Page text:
Agnes Gonxha Bojaxhiu – aka Mother Teresa
Men are not the only people who have stepped forward to lead during pivotal historic times.
Famous women have led with leadership styles that are as diverse as those found among men.
In 1910, Agnes Gonxha Bojaxhiu, the child who would become famous as Mother Teresa, was born. She observed compassion from an early age by her mother who taught her, “My child, never eat a single mouthful unless you are sharing it with others.” Young Agnes would take this advice to heart and build a life upon helping others and encouraging more people to do the same. In 1946, Mother Teresa felt called by God to work with the poorest of the poor in the slums of Calcutta. She dedicated the remainder of her life to providing schooling, food, and medical care to some of the most impoverished people on Earth. She never ceased calling upon others to take note of others’ pain and do what they could to relieve it. Mother Teresa led through selfless charisma.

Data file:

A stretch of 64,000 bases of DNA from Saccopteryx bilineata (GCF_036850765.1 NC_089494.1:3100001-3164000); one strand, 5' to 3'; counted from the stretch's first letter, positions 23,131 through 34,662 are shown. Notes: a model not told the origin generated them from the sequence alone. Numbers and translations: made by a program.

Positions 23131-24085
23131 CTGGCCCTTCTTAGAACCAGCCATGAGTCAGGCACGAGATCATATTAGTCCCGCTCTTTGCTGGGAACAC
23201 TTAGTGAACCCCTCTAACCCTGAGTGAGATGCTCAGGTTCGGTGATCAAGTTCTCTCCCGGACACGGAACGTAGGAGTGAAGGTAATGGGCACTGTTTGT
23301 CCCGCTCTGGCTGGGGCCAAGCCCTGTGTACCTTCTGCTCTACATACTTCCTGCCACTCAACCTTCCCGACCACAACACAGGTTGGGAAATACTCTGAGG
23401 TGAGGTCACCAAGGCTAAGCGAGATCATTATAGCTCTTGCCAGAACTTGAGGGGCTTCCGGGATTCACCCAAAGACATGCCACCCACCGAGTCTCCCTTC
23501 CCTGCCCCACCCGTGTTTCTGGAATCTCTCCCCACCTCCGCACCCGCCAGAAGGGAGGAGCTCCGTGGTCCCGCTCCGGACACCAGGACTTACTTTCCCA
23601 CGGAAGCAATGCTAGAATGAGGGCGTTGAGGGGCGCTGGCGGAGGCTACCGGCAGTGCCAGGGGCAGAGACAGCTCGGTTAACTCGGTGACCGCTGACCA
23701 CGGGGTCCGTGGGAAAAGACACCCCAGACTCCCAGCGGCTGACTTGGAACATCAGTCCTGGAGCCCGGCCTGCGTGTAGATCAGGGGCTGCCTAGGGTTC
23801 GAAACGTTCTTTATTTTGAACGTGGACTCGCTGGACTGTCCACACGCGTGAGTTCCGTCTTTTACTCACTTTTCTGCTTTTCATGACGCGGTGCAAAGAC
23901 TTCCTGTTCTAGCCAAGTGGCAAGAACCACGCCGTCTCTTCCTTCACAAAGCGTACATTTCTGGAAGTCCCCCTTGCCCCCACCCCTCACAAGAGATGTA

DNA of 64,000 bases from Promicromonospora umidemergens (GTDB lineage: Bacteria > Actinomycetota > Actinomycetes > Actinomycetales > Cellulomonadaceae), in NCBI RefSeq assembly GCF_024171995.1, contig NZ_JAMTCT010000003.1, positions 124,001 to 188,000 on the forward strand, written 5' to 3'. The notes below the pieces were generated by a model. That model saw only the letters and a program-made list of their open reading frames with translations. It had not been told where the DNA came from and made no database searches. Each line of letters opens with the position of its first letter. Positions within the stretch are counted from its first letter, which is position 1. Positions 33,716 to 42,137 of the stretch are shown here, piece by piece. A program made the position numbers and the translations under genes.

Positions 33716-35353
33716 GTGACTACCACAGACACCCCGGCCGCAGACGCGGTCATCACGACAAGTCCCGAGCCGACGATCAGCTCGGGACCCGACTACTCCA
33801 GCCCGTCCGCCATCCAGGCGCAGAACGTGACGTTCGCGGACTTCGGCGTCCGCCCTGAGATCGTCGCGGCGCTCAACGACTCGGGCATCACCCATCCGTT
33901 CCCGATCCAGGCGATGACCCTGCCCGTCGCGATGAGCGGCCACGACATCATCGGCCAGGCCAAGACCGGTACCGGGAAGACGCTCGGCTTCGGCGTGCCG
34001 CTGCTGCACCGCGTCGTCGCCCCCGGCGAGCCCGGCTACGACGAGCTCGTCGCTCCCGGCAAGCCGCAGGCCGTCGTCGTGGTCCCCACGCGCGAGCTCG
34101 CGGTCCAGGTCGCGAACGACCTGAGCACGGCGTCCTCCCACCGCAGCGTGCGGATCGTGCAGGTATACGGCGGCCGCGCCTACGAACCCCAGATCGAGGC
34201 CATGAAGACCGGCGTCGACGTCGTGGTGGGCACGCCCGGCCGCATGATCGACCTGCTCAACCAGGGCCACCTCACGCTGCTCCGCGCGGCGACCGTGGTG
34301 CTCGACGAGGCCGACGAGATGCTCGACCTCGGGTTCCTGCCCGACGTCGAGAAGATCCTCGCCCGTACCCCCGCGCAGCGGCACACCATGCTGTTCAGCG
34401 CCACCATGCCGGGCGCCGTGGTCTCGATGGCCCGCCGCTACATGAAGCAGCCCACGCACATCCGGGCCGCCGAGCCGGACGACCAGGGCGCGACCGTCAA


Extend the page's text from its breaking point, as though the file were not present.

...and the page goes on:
Rosa Parks had given little thought to leadership style when she refused to give up her bus seat to a white passenger in 1955. She was indignant that she was considered less of a human than the person she was expected to step aside for. Rather than attempt to rally others to her cause, she simply refused to move. With this simple act, Rosa Parks began her journey as a civil rights leader.
Inspired by her example, volunteers organized the Montgomery Bus Boycott while she was imprisoned. Rosa and her husband both lost their jobs due to the legal battles being fought over segregation, but they did not give up. She was later awarded the NAACP’s Spingarn Medal and the Martin Luther King Jr Award. Rosa Parks led by being a quiet, but strong example.
Catherine II became Empress of Russia when her husband, Peter III, was deposed in 1762. Proving that she could lead better than the man she replaced, Catherine was an advocate for the arts and education and managed with finesse the problems that Peter had failed so miserably with. With intelligence and foresight that she refused to hide under feminine timidity, she became known as Catherine the Great. She was one of few rulers of her age to concern herself with the happiness and health of her people. Catherine II led with decisive action.
The Iron Lady, Margaret Thatcher, became the first Prime Minister of Britain just a few years after prophesying that she would never see a female PM rule her country. A staunch conservative, Margaret led the charge for reduced government spending and increased personal responsibility. While she was able to lead successful reforms, her unyielding principles led to her resignation from politics in 1990. Margaret Thatcher led through confident intelligence.